Brian Carmichael
Senior Technical Marketing Engineer | Kerio
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BobH

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freakinvibe wrote on Thu, 21 January 2016 09:25
Could be phishing (one of your users tricked to a fake login page, effectively giving the credentials to the spammer).

...

See the below article which is very interesting to find out what you (as a mail admin) can do and what Kerio could do:

"Spam through compromised passwords: can it be stopped?"
https://www.spamhaus.org/news/article/681/spam-through-compr omised-passwords-can-it-be-stopped


Thanks for your response and the SpamHaus link.

I submitted a suggestion to Kerio that the SpamHaus link already suggested. I asked that Kerio add an option to user security that a limit of how many emails an individual email account can send per minute or per 5 minutes. If the limit were exceeded the email account would be disabled and an email alert sent to the administrator.
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BobH

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Brian Carmichael (Kerio) wrote on Thu, 21 January 2016 09:37
Please read this KB article. http://kb.kerio.com/1239
It describes how to secure your Kerio Connect server and to protect from issues such as a compromised account. Most importantly, you should make sure to use password complexity. As a secondary measure, there are security options (including max messages per hour) in the SMTP server configuration. These options are described here http://kb.kerio.com/1833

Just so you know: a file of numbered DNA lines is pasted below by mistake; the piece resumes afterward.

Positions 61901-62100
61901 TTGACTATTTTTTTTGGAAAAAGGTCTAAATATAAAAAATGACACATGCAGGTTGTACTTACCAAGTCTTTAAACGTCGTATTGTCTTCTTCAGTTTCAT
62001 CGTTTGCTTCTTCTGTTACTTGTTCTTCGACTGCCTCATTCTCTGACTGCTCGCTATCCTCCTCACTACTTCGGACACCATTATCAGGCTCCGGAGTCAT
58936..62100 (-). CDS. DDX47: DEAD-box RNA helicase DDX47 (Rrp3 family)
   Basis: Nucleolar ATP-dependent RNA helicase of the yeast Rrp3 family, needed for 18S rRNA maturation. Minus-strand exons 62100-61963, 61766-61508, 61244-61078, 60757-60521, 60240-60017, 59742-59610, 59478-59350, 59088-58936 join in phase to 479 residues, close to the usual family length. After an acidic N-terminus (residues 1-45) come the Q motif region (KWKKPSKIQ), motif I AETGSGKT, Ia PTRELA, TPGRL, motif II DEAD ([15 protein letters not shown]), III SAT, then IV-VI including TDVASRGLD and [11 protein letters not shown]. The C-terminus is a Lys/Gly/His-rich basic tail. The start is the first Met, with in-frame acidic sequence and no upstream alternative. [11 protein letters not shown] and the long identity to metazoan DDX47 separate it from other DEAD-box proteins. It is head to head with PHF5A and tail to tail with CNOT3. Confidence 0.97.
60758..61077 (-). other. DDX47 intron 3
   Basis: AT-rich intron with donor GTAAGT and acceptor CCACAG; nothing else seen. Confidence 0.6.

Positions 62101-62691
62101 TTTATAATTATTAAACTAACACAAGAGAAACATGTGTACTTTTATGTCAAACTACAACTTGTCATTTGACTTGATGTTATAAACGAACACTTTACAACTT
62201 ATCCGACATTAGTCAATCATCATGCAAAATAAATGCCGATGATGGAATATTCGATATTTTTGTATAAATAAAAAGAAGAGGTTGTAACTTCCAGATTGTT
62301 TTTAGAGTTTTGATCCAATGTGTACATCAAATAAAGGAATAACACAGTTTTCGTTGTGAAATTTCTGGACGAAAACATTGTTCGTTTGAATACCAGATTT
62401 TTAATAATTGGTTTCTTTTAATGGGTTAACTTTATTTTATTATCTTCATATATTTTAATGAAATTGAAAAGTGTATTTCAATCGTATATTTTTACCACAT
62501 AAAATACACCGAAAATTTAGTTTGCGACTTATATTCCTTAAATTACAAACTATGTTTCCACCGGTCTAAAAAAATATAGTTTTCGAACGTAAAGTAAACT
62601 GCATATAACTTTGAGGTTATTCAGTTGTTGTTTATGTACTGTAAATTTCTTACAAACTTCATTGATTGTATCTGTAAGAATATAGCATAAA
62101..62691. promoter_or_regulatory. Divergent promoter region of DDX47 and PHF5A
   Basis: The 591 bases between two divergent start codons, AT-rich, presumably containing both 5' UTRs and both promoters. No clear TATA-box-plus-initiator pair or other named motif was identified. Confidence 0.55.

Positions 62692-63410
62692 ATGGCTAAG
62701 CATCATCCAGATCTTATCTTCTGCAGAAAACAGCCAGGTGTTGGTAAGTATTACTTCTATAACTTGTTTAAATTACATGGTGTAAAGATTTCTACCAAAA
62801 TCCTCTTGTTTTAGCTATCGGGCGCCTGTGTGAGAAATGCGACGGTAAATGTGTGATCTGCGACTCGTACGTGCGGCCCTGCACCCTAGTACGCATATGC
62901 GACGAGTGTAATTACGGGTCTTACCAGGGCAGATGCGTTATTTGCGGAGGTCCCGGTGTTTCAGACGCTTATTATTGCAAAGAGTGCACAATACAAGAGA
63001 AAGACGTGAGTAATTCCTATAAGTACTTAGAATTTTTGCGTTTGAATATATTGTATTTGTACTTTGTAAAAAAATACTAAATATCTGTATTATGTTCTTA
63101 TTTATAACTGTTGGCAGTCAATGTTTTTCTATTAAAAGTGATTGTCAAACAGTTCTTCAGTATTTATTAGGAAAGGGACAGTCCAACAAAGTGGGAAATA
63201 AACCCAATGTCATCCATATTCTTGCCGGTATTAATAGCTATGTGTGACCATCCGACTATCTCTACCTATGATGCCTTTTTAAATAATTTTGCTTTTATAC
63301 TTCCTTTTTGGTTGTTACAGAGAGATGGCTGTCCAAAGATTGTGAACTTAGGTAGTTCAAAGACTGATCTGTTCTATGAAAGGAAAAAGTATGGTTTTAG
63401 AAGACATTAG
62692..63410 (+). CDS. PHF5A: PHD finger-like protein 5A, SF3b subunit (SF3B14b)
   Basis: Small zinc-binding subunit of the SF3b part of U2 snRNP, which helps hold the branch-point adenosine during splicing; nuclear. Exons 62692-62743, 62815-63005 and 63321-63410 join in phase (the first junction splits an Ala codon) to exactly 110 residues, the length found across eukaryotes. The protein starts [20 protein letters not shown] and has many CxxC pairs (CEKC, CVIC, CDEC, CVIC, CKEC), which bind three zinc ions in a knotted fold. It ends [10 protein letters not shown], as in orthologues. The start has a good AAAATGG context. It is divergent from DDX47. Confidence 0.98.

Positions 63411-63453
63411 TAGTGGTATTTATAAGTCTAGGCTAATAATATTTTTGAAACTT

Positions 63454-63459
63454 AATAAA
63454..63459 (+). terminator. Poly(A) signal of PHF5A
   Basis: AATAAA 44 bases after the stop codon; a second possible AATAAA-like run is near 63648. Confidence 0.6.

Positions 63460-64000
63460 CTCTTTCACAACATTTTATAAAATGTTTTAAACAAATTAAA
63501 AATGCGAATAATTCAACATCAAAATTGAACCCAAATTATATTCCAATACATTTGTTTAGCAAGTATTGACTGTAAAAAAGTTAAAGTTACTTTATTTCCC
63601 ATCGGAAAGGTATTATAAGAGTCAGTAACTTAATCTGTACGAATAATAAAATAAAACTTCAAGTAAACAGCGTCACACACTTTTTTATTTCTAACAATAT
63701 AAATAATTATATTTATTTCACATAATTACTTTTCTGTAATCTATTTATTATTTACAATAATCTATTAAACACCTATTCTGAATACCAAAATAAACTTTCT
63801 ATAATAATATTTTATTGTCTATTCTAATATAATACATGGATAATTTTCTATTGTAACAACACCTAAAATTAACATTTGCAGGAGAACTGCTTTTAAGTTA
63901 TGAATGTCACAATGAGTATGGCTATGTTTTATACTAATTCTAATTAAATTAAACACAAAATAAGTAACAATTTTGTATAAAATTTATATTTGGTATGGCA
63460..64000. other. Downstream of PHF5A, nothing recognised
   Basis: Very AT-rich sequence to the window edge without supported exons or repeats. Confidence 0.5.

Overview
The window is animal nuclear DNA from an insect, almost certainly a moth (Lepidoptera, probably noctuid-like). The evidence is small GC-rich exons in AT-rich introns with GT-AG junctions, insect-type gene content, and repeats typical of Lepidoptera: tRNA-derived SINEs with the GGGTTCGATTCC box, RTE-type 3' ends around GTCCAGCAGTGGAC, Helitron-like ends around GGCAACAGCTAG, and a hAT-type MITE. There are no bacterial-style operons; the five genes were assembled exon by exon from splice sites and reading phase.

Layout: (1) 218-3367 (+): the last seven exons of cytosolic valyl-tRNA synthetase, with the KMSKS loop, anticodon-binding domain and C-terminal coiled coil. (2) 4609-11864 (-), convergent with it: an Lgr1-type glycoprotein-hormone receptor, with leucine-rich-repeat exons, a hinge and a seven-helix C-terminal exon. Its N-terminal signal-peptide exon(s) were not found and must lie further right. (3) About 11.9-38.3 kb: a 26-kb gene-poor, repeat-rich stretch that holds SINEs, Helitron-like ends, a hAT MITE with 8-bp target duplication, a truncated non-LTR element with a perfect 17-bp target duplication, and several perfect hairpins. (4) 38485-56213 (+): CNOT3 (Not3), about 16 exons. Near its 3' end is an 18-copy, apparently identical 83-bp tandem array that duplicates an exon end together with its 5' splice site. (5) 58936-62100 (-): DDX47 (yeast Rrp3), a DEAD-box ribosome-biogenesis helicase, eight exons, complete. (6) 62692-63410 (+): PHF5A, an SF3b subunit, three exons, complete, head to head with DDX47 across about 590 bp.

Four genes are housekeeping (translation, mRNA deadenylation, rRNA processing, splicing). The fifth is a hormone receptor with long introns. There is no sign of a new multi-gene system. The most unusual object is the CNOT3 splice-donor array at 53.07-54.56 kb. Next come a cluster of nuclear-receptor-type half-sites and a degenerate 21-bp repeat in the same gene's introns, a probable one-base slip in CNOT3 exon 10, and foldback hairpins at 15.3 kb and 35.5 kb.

Thanks for the links. I'll have to review our firewalls current settings.

I reviewed the recommended SMTP settings you referenced. I've attached our SMTP server's settings for comparison. We are setup pretty closely to the recommended settings. Even with these settings, we ended up with 50,000+ emails in our outgoing queue in a matter of maybe 10 hours. What setting would have prevented that?

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freakinvibe

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The problem is that all those settings are for incoming mails.

Kerio has nothing for outgoing throttling, that's why your enhancment request is good.

Dexion AG - The Blackberry Specialists in Switzerland
http://www.dexionag.ch
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Brian Carmichael (Kerio)